John Williams (actor)

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John Williams
Born (1903-04-15)15 April 1903
The Chalfonts, Buckinghamshire, England
Died 5 May 1983(1983-05-05) (aged 80)
La Jolla, California, U.S.
Occupation actor
Years active 1924-79
Height 6 ft 2 in (1.88 m)
Spouse(s) Helen Williams (?-1983) (his death)

John Williams (15 April 1903 – 5 May 1983) was an English stage, film and television actor. He is remembered for his role as chief inspector Hubbard in Alfred Hitchcock's Dial M For Murder, as the chauffeur in Sabrina, and as portraying the second "Mr. French" on TV's Family Affair.

Life and work[edit]

Born in the Chalfonts in Buckinghamshire, England, he was educated at Lancing College and began acting on the Broadway stage in 1924. He then went on to appear in thirty more Broadway plays over the next four decades. He first acted in Hollywood films in 1930, debuting in director Mack Sennett's The Chumps. In his career he appeared in more than forty films and also made more than forty guest appearances on television shows. He was part of the regular cast for the 1967 season of the family comedy, Family Affair.

Outside his film career, Williams gained fame as the star of a television commercial for 120 Music Masterpieces, a four-LP set of classical music excerpts from Columbia Records. This became the longest-running nationally seen commercial in U.S. television history, for 13 years from 1971 to 1984. It began, "I'm sure you recognise this lovely melody as 'Stranger in Paradise.' But did you know that the original theme is from the Polovetsian Dance No. 2 by Borodin?. So many of the tunes of our well-known popular songs were actually written by the great masters--like these familiar themes... "

Williams reprised his Broadway role in Dial M for Murder for a 1958 Hallmark Hall of Fame television presentation. Also pictured are Maurice Evans and Rosemary Harris.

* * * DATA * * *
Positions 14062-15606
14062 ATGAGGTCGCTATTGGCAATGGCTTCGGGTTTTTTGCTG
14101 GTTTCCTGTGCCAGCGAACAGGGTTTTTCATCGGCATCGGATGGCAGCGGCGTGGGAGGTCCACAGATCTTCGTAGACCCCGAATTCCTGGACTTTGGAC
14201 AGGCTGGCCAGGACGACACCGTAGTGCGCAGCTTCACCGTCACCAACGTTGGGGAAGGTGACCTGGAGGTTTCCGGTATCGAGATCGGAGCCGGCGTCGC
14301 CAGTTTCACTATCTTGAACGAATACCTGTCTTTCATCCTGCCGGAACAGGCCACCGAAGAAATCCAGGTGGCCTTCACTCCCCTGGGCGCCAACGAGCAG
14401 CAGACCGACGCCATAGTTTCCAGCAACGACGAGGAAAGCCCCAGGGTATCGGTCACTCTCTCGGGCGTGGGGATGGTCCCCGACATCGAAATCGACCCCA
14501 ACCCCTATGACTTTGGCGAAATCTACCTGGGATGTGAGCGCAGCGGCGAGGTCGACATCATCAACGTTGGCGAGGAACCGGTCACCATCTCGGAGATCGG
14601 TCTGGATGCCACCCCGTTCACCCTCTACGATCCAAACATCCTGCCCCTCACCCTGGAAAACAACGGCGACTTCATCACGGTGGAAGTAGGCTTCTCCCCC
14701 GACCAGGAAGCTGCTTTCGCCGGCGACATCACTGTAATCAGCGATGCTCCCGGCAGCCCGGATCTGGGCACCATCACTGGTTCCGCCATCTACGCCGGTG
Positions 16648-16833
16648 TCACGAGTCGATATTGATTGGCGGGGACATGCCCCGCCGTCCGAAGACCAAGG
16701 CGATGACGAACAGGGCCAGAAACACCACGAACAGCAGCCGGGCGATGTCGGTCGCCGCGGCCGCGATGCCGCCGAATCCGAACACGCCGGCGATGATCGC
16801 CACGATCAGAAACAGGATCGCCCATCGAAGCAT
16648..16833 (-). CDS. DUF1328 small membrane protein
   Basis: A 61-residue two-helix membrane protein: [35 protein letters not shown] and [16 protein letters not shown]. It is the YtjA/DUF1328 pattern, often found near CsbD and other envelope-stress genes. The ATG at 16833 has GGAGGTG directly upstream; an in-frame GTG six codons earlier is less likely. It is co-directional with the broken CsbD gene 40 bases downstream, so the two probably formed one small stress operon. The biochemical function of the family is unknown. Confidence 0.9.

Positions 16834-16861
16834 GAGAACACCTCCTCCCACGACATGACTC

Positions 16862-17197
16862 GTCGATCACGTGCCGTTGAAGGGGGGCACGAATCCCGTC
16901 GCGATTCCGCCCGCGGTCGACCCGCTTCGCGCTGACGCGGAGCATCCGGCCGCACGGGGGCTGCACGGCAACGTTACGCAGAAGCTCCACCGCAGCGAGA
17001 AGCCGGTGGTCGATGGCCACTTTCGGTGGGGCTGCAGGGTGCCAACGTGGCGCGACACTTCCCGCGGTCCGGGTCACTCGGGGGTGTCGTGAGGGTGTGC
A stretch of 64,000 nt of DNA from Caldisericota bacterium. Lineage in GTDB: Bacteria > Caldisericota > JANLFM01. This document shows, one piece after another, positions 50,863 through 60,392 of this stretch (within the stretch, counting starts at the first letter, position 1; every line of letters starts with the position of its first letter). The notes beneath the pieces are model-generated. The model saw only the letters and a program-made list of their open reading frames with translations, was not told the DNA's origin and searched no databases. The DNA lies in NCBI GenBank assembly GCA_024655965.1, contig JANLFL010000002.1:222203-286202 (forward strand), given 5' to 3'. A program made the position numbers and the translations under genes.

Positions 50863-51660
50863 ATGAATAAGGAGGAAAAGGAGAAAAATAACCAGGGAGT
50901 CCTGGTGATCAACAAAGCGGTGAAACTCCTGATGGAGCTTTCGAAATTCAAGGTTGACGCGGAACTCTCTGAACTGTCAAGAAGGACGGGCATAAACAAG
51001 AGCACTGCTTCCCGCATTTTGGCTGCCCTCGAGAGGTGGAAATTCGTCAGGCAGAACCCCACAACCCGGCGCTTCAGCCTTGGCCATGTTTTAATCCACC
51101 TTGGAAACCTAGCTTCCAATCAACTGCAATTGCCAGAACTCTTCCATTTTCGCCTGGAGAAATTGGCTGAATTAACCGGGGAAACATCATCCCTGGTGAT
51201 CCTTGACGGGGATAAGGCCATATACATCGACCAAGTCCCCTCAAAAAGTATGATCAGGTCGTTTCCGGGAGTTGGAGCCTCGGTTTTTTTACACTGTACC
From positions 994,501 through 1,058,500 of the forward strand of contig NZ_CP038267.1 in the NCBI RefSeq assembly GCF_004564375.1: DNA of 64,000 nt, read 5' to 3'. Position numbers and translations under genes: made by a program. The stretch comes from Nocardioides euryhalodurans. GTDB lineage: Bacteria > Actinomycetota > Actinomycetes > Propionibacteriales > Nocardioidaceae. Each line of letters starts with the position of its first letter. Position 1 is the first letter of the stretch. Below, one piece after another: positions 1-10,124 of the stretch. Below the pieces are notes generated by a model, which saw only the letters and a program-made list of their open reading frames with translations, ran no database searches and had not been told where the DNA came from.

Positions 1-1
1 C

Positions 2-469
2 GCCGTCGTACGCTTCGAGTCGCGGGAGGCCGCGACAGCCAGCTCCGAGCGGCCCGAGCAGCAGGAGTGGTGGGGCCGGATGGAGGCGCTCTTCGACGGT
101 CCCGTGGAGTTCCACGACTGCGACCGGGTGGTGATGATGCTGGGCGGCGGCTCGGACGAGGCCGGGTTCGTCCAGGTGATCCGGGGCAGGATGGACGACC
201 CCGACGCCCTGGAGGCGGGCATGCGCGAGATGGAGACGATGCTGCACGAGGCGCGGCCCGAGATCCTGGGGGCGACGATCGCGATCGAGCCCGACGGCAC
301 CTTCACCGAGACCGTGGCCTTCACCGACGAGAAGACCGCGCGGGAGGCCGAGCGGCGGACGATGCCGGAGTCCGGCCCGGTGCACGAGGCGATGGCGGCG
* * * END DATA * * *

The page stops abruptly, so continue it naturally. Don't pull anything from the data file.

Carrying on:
In 1953 Williams was awarded a Tony Award for Best Supporting or Featured Actor (Dramatic) for his role as Chief Inspector Hubbard in Dial M for Murder on Broadway. When Alfred Hitchcock took over the script to make a film of the play in 1954, he cast Williams in the same role. He also appeared in Hitchcock's The Paradine Case with Gregory Peck as a barrister, and as an insurance company representative in To Catch a Thief with Cary Grant and Grace Kelly.

Williams played in several episodes of Alfred Hitchcock Presents on TV, including "The Long Shot" (1955), "Back for Christmas" (1956),[1] "Whodunit" (1956), "Wet Saturday" (1956), "The Rose Garden" (1956), the 3-part episode "I Killed the Count" (1957), and "Banquo’s Chair" (1959). Three of these episodes, "Back for Christmas", "Wet Saturday", and "Banquo’s Chair", were directed by the master of suspense himself.

In 1963, Williams played William Shakespeare in the The Twilight Zone episode "The Bard".

Williams also appeared in the TV series Night Gallery, notably in the episode titled "The Doll."

One of his last appearances was in Battlestar Galactica: War of the Gods (1979) alongside Lorne Greene.

Death[edit]

Williams died on Thursday, 5 May 1983 in La Jolla, California.[2] The 80 year old actor Williams was stated to have had a heart condition.[2] Williams was survived by his wife Helen, and his sister Joyce Hornsted, who lived in Devon, England. There was no funeral.[2]

Filmography[edit]

Television[edit]

  • Alfred Hitchcock Presents (selected episodes)
    • "The Long Shot" (1955)
    • "Back for Christmas" (1956)
    • "Wet Saturday"
    • "I Killed the Count" (3-part episode)
  • Family Affair, as Nigel "Niles" French. 9 episodes. Replaced Sebastian Cabot (Mr. French) while he was recovering from an injury to his wrist.
  • The Twilight Zone, "The Bard" (1963)
  • The Wild Wild West, "The Night of the Bleak Island" (1969)
  • Mission: Impossible, "Lover's Knot" (1970)
  • Night Gallery, "The Doll" (1971), with Henry Silva
  • Columbo (TV series) "Dagger of the Mind" (1972)
  • "Battlestar Galactica", "War of the Gods - Parts 1 & 2" Council Member
  • Columbia Records 120 Music Masterpieces TV commercial for recordings of classical music

References[edit]

  1. ^ http://members.liwest.at/holzner/back_f3.gif
  2. ^ a b c Los Angeles Times (7 May 1983), p. A28

Alfred Hitchcock Presents 'The Rose Garden' Alfred Hitchcock Presents 'The 3 Dreams Of Mr Findlater' Alfred Hitchcock Presents 'Banquo's Chair'

External links[edit]